Ever the alluringly spiky contrarian, John Grant heralded his third album with an unnerving promo vid. Pairing Sylvanian Family quaintness with The Shining, the video depicted blood-drenched Grant dressed all mom-n-apple-pie wielding a gore spattered mallet as the title track relayed overhead. It’s all in much the same vein as the music itself, as Grey Tickles, Black Pressure is simultaneously jarring and seductive, a concise encapsulation of the former Czars-frontman’s entire milieu.

Grant’s supple voice has made a career of smoothing unpleasant, angry thoughts and ideas like caramel over grit and broken glass. The title track alone has Grant ambiguously reflecting on aging and his HIV+ status, sardonically lamenting not being around in 70s NY, as he “could have gotten a head start/In the world of disease” before dismissing this – after all, “there are children who have cancer… I can’t compete with that”.

What could of course be insufferably solipsistic and miserable is instead simply rendered in a misleadingly attractive matter, a fact compounded only by a knack for endearing melodies and pop hooks. While all the musical ingredients (lots of synths, brass and programmed drums) could lead Grant’s work to sounding like latter-day Portishead – a lost voice haunting a fractured electronic soundscape – it’s to the singer/songwriter’s credit that, as always, his songs retain the heart found in his solo debut Queen of Denmark.

“What could be insufferably solipsistic is rendered as misleadingly attractive”

Musically speaking Grant has traversed a lot of terrain since that masterpiece; in just three albums we’ve long departed …Denmark’s beautiful and delicately instrumented Elton John aesthetic, so swooningly romantic that its dark places weren’t immediately apparent to careless listeners save perhaps for the track ‘Jesus Hates Faggots’, whose bluntness and emotional frankness exemplifies the album entire.

Follow up Pale Green Ghosts stood far starker against an increasingly electronic palette than the woody, organic sound of that debut. Nobody was mistaking these tunes for chirpy ditties. Icier in tone, the album culminated in the devastating epic ‘Glacier’, a track whose scale and scope is as epic as its namesake but works through the intricate lens of a very personal artist as it details the insidiously destructive effects of homophobia. When compared to ‘Jesus Hates Faggots’, ‘Glacier’ showed a John Grant in closer control of the angst and anger fuelling his work (Interestingly this control seemed discernible even across the typefaces used for his name on each consecutive album).

Grey Tickles, Black Pressure is a work of equally uncompromising expression and controlled deliberation; not as emotionally explosive and immature (certainly not a criticism) as Queen of Denmark, nor as sweepingly cold, elegiac and heartbreaking as Pale Green Ghosts’ strongest moments: it strikes a middle-ground so exactly, its almost underwhelming in its precision. Perhaps only by this writer’s overreaching standards though – by anyone else’s it’s a bloody marvel: full bodied, reflexive and in turns danceable and devastating.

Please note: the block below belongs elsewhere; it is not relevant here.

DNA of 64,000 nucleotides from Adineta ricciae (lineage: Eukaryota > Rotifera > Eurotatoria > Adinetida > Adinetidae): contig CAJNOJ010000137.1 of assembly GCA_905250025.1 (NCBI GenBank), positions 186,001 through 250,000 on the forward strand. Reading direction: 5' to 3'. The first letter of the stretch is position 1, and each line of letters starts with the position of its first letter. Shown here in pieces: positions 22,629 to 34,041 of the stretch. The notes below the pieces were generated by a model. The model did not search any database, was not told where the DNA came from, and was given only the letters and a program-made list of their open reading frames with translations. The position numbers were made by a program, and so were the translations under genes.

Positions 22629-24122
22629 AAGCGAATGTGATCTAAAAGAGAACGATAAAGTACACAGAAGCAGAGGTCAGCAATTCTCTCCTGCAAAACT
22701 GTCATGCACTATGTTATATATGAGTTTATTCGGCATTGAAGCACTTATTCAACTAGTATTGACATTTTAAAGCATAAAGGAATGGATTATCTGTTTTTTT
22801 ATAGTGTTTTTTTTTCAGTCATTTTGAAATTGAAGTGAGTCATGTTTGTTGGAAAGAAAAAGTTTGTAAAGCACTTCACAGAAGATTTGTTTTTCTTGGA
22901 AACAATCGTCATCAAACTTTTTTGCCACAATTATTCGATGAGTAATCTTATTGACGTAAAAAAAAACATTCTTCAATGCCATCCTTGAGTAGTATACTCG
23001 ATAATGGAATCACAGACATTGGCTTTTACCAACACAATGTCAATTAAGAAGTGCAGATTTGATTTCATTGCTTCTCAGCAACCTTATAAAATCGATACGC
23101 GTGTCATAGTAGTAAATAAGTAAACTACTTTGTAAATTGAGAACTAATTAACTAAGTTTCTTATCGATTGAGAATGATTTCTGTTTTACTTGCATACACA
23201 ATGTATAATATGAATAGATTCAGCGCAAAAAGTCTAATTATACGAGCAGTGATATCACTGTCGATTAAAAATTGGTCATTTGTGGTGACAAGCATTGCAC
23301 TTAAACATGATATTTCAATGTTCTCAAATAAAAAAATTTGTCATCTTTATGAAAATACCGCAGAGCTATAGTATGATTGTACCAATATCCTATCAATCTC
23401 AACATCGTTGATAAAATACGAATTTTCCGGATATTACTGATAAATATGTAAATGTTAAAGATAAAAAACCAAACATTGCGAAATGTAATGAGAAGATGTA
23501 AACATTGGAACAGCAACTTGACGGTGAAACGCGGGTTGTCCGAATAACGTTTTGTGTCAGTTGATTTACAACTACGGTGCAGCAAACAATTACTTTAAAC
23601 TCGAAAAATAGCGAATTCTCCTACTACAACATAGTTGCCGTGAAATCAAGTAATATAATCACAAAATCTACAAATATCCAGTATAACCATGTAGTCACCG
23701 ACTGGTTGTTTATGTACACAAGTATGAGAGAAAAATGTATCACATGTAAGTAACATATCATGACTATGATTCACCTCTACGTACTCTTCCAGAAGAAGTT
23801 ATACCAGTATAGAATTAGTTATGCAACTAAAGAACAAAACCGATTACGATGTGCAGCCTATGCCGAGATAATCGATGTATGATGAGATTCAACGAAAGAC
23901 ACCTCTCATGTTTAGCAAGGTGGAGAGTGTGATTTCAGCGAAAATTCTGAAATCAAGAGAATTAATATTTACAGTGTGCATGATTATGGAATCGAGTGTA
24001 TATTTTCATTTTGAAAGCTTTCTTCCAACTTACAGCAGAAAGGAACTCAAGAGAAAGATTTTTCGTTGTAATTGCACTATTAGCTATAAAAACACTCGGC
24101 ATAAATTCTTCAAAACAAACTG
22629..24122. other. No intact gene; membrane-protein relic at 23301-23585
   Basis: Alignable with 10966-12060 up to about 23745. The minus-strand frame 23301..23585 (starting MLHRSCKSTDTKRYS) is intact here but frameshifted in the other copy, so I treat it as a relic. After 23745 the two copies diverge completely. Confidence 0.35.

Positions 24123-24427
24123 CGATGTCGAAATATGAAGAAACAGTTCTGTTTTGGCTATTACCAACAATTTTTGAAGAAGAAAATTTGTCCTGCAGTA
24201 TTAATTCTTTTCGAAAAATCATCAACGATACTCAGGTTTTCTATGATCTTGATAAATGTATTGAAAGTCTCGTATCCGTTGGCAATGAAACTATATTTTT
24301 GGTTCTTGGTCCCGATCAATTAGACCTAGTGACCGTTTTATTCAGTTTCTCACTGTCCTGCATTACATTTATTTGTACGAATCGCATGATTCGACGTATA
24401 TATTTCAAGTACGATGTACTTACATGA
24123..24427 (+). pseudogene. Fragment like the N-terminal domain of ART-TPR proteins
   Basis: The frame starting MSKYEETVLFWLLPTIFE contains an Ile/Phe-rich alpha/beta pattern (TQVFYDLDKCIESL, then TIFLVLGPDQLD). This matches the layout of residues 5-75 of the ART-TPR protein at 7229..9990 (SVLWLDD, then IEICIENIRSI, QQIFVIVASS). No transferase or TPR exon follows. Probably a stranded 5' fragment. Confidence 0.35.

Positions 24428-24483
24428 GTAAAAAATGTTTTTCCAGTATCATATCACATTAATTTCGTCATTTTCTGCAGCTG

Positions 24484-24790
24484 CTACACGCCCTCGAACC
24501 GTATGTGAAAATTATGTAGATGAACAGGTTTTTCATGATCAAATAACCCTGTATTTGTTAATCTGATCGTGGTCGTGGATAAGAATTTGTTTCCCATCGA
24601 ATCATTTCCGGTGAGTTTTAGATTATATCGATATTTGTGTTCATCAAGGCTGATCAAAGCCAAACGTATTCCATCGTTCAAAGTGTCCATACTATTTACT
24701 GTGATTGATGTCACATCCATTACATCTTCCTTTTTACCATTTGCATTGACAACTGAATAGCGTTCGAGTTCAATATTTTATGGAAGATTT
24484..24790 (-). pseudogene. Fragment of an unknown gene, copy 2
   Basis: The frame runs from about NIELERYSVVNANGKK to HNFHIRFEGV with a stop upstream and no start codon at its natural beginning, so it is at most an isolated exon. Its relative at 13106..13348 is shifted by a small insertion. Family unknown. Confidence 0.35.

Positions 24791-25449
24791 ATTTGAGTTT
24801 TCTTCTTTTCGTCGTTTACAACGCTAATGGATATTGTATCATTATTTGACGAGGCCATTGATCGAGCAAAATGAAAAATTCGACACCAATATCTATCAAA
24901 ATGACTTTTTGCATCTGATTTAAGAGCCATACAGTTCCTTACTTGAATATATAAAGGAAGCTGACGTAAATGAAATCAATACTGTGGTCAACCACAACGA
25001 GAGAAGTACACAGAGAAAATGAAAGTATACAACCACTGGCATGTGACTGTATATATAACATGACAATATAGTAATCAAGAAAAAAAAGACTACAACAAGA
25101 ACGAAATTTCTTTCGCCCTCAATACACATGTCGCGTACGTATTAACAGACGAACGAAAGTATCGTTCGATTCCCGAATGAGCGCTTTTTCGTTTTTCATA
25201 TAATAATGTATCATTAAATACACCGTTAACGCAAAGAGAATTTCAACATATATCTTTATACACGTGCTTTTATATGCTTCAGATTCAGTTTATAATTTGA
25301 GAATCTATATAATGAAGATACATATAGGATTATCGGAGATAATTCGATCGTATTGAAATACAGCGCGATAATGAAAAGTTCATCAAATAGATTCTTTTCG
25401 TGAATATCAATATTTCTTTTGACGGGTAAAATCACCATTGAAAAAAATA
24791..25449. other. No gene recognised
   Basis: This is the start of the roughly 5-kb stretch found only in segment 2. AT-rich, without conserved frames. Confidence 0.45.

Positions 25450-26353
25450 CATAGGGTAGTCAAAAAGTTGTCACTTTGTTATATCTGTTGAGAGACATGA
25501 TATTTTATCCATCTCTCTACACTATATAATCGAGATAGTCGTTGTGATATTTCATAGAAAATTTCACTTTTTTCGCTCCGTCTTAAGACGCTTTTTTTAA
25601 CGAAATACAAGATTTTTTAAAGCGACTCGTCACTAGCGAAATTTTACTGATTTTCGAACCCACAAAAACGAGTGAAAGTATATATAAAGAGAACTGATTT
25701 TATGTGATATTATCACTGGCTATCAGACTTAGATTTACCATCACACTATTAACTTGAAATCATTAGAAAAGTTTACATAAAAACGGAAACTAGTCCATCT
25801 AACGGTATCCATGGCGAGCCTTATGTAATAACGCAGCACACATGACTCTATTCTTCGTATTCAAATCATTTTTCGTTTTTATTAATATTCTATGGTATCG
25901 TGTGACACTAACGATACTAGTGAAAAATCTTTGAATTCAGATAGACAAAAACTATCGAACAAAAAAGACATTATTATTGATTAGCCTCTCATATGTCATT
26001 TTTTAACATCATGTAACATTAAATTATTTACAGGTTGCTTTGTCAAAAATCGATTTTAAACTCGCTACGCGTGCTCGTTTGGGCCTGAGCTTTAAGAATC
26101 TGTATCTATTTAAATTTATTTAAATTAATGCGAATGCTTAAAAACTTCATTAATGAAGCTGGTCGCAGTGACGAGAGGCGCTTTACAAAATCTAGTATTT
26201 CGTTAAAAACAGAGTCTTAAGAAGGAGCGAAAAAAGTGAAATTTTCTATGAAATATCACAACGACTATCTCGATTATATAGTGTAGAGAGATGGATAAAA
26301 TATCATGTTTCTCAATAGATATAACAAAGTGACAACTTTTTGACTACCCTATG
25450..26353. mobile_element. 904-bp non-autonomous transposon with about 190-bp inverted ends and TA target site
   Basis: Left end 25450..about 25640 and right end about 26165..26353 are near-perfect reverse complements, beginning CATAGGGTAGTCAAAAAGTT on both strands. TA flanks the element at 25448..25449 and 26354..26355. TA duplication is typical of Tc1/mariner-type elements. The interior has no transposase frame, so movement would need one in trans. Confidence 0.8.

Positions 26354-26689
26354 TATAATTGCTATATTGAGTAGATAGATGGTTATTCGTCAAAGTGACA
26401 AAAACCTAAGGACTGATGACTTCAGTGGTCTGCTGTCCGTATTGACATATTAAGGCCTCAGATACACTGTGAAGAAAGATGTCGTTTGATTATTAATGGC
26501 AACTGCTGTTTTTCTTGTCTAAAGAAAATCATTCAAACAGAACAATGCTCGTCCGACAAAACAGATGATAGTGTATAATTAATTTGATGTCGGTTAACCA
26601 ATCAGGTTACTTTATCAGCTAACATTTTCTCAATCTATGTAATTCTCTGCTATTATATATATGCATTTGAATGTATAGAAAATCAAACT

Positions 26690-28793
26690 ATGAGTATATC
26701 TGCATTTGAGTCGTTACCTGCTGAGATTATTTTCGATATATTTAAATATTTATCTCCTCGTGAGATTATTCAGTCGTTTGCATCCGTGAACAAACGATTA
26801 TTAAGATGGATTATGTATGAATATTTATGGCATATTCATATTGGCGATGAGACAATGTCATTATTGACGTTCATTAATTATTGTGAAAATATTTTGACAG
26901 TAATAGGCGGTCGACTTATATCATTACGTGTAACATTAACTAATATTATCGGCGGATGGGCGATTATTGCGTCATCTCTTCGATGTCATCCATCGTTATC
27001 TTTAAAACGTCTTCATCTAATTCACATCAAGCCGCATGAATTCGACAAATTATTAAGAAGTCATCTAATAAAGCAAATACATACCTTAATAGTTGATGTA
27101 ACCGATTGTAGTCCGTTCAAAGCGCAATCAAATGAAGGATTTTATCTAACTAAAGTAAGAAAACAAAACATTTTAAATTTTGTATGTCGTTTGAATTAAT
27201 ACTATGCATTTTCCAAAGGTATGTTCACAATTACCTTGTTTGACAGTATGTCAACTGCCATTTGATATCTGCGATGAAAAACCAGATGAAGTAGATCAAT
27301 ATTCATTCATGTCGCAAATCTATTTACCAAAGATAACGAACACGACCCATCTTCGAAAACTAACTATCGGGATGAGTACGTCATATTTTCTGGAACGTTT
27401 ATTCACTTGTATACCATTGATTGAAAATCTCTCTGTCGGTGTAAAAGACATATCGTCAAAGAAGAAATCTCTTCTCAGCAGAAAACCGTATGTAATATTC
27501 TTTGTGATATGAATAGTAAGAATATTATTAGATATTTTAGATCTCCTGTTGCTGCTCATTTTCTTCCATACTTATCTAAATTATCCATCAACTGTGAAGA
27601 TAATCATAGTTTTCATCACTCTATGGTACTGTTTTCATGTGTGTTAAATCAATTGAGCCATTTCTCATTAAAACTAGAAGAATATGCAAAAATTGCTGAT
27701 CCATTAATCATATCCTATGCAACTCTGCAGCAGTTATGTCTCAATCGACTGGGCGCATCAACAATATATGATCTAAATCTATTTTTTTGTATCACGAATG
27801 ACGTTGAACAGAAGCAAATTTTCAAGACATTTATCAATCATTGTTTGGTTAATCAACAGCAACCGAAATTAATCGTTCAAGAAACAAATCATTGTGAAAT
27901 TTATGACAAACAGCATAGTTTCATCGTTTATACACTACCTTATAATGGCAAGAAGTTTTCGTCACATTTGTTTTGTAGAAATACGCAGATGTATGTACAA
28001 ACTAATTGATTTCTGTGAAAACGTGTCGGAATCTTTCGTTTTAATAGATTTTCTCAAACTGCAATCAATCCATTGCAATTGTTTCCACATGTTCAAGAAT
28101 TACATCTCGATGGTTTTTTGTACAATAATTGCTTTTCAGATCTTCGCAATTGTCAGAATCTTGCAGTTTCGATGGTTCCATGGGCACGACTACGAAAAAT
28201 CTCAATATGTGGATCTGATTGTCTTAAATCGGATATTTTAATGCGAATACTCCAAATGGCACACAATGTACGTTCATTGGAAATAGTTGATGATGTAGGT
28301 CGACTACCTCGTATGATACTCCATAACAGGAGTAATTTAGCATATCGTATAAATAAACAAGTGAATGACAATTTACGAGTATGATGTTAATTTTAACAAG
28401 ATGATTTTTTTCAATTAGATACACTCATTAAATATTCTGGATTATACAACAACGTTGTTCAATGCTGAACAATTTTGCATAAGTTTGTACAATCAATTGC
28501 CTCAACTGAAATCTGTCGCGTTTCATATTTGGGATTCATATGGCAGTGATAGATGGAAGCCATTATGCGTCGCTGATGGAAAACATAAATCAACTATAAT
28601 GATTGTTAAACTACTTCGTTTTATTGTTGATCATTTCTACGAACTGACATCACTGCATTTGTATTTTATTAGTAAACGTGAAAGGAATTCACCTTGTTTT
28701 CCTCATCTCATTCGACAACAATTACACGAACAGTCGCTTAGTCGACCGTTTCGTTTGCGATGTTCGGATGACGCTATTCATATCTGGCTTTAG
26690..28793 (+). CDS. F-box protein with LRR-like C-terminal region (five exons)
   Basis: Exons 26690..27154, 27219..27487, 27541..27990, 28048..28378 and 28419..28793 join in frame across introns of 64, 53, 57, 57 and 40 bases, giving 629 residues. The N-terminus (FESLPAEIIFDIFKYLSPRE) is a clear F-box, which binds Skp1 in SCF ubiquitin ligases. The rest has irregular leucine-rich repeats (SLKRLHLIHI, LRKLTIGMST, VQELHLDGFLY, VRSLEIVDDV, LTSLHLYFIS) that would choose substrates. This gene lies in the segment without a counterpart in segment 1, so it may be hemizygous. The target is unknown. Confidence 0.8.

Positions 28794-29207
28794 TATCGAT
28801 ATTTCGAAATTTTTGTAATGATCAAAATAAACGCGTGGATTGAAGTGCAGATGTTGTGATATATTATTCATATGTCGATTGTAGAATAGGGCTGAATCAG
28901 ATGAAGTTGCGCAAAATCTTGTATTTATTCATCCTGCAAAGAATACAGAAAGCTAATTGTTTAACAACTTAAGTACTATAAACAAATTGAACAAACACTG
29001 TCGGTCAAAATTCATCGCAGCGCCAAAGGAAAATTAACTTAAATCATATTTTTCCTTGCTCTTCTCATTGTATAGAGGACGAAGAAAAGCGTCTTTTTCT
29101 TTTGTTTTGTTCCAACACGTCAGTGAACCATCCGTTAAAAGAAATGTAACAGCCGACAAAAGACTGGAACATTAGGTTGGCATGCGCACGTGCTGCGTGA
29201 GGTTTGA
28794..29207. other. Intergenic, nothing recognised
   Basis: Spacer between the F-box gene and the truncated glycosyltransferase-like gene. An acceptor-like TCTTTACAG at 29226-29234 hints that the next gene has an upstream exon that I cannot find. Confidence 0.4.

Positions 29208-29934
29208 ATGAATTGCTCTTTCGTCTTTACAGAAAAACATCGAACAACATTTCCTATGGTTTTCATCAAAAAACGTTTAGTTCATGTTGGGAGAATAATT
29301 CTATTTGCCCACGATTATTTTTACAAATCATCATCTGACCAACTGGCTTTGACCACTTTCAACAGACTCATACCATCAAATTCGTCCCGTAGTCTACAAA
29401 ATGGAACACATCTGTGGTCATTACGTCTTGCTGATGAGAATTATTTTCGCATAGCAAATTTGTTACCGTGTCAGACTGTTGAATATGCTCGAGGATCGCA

The album deals with areas of self-interrogation and relationships rarely ventured into, with a wit akin to Elvis Costello’s. But where his overly-literate and punning smartassery often emotionally distances himself (and consequently the listener) from the subject, Grant’s crooning humanism brings one right to the heart of the matter. Even when the truths he expels wincingly corrode and coruscate, they never stop being hypnotically engaging and emotionally complex.

Grey Tickles, Black Pressure is a work of uncompromising expression”

Most of Grant’s work seems to deal with the general unpleasantness of loving someone, be that others or just himself. Again, this is saved from being interminably maudlin and cynical with a healthy dose of deadpan humour, generally supplied through leftfield cultural references. Bedside manner is compared to canine horror Cujo (“but it kinda gets me hot/kinda hits the spot”), and the first five tracks call into play a motley roll call of Orson Welles, Joan Baez, Joan As Policewoman, Angie Dickinson, GG Allin, Charlene Tilton, Hitler, Pol Pot and the Oscar winning film Ordinary People.

Ultimately it seems that John Grant has hammered a stake into his exact milieu now, after a couple of albums of exploration the voice has become set; a wit that can write clunky run-on lines like “Stockholm is a place that I adore/But the syndrome by that name/is one that I abhor” and not come across as anything other than natural. While no doubt musically restless and liable to exercise and emphasise various sonic muscles from album to album (brassier, synthier, pianoier), Grant has, for now at least, found a home. Smart, rude, bitter, lusty, angry, grand and sweeping, to “always be stunning/And never cliché”.

Tom Watchorn

Tom is currently listening to ‘Tenebre’ by Goblin

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